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Saturday, October 9, 2021

Manager, you? The quest for the next Dragons manager.

Tsuyoshi Yoda is in the last year of his 3-year contract. Much speculation now has arisen as to who will become the next manager as the assumption is only one good season in the last three is a poor enough result for Yoda to be moved on. In normal circumstances this is probably true, however with parent company Chunichi Shimbun losing money during the pandemic through limited gate receipts and the general downturn in the newspaper business, it is very possible a cheaper option for next season will need to be considered. 

Yoda and his backroom team have a lot to answer for after a poor third season in charge. Despite a relatively positive 2nd season in which the team finished 3rd, their highest finishing position in almost a decade, 2021 has been a disaster hallmarked by the team's poor production with the bat. One would think that Yoda is halfway out the door but there have been many positives to his reign. Yoda came onboard with the mission to improve the pitching staff. Under Shigekazu Mori, the pitching was erratic. There was a time where you would expect a reliever to give up a run in any inning. Under Yoda however the pitching has become a core strength. Yudai Ono had a Sawamura Award winning year in 2020 and if it weren't for the ridiculous season Yoshinobu Yamamoto is having for the Orix Buffaloes, Yuya Yanagi would be the front-runner for the award this year. Whatever is happening is working. Unlike Mori's Dragons however, the hitting has been woeful. In the 2018 season, the Dragons looked dangerous with the bat. Dayan Viciedo and Ryosuke Hirata had career-high seasons. The team otherwise just hit well. The same cannot be said for Yoda's Dragons. A mere look at the hitting statistics of our outfielders this year could have you spitting in disgust. Only two regular hitters have an OPS of over .700; Dayan Viciedo and Takuya Kinoshita. Just, awful. It was hoped that the additions of former MLB instructor, Alonzo Powell and former Carp slugger, Kenta Kurihara would help in this regards but so far the reading hasn't been positive. 

So with all that in mind, who is there actually available to take over? Perhaps under normal circumstances, more than we know but the main names currently being discussed in the media are perennial contender Kazuyoshi Tatsunami, farm manager Toru Nimura and Yoda himself. Not much to get excited about. Tatsunami has been after the top job ever since Ochiai stepped down. Rumours are that his relationship with former owner Bungo Shirai meant that Tatsunami was frozen out of contention. However, with a new owner it is now said that that doors are ajar for a Tatsunami takeover. The third inheritor of the Mr Dragons moniker has been a vocal member of the media for some time now and even came on as a special instructor last spring to help with the Dragons hitters. Yota Kyoda and Akira Neo is particular were focuses of this instruction. However, what Tatsunami says in the media does not sound like those of a particularly competent manager particularly for the state the team is in. In a way, getting Tatsunami in, finally, and letting him have a go and succeed or fail would at least get the media off the Mr Dragons train finally. I am however not sold on his ability to be a good manager.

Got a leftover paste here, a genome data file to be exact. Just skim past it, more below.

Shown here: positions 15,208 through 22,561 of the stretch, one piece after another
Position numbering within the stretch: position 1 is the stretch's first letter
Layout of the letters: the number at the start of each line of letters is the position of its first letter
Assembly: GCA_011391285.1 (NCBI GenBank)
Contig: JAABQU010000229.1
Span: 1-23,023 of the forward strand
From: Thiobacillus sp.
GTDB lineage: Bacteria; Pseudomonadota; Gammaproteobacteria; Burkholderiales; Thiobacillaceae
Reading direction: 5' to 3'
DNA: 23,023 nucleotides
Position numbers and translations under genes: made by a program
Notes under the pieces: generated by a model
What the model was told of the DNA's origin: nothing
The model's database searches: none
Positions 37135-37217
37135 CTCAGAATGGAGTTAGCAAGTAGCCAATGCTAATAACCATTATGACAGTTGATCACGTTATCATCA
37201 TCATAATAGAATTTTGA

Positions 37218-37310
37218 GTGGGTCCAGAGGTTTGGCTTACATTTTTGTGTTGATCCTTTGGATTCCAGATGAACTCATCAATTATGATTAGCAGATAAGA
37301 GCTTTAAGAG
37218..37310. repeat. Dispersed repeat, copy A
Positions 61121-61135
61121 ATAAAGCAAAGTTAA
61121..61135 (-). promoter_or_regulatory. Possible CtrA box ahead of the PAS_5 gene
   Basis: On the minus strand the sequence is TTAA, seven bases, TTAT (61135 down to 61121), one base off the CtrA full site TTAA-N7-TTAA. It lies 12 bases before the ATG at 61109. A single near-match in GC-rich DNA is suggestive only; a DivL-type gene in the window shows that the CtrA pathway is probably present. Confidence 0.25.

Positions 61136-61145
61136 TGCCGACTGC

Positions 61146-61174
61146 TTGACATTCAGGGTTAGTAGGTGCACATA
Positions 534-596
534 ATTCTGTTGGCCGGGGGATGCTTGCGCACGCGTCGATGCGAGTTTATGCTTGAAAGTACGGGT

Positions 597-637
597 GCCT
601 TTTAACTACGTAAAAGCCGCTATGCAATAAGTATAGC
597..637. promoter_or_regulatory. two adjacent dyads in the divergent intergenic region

Toru Nimura would be, I think, a reluctant recepient of the top job. One positive can be said is that the farm team under his tenure started off very well with the bat. They unfortunately tapered off as time passed, but the promise was there to start with. I quite like what Nimura has said in the past about his players and his approach. He is definitely a manager with a plan for his players and as a farm manager he will know how to get the best out of younger players. However, it does appear that his recommendations to the top team come from very strict criteria on who is ready and who is not. It is possible that Nimura is partially responsible for the lack of youth in the top team as he hasn't judged them to be ready for the task. In a way this can be seen as protecting the players to ensure they work out their trade on the farm. I think for the most part this is probably a good idea, but one then worries if he would actually lead a youth revolution in the team. 

 I personally think we'll probably see another year of Yoda, probably at a reduced wage, to firstly save some dough, and also just to see what might happen. Most of Yoda's staff's contracts are up this year as well which could see some meaningful chopping and changing. It has been reported that Tsutomu Ito and Yoda have had a falling-out and that would mean at least a new head coach. A new batting and pitching coach on the farm are probably required as well with Ken Kadokura leaving the team midway through the year while Toshio Haru is the only hitting instructor on the farm. Takayuki Murakami, organisational hitting coach, is probably on the way out while there could be further shuffling as well. That gives me some optimism. The hitting philosophy that is trying to be introduced may well take time to stick as well, who knows what another year will bring. 

So, I would assume that we'll see another year of Yoda. It's the most cost-effective for the team and I'm keen to see what another year might bring particulary with the team chasing some hitting talent really hard at the draft. It's also worth noting that Yoda was already chosen as the new manager before the 2018 draft where he pulled out Akira Neo's ticket. While the Olympics has delayed the season and any other end-of-season decisions (apart from senryokugai notices apparently), there has been talk that Yoda has sat in on scouting meetings and largely still has a say on team direction. I think this strengthens Yoda's chances of continuing. Somewhat serendipitously, the season running longer into the year than usual may be to Yoda's advantage as much of the preparation for the following season will need to be made now. Why not then give him another year?